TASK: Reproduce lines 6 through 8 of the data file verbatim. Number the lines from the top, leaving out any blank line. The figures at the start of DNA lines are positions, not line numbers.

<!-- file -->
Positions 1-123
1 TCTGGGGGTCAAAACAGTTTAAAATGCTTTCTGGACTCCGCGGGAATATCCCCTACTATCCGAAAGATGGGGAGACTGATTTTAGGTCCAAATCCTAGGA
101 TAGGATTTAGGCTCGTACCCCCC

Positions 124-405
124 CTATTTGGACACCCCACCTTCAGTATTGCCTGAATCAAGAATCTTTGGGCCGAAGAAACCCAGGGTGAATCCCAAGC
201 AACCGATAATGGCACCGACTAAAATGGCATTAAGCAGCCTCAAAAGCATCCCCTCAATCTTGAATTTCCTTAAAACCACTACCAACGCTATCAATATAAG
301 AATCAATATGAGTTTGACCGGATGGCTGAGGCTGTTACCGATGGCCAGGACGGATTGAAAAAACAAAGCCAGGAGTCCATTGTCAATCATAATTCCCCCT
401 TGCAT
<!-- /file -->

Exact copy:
201 AACCGATAATGGCACCGACTAAAATGGCATTAAGCAGCCTCAAAAGCATCCCCTCAATCTTGAATTTCCTTAAAACCACTACCAACGCTATCAATATAAG
301 AATCAATATGAGTTTGACCGGATGGCTGAGGCTGTTACCGATGGCCAGGACGGATTGAAAAAACAAAGCCAGGAGTCCATTGTCAATCATAATTCCCCCT
401 TGCAT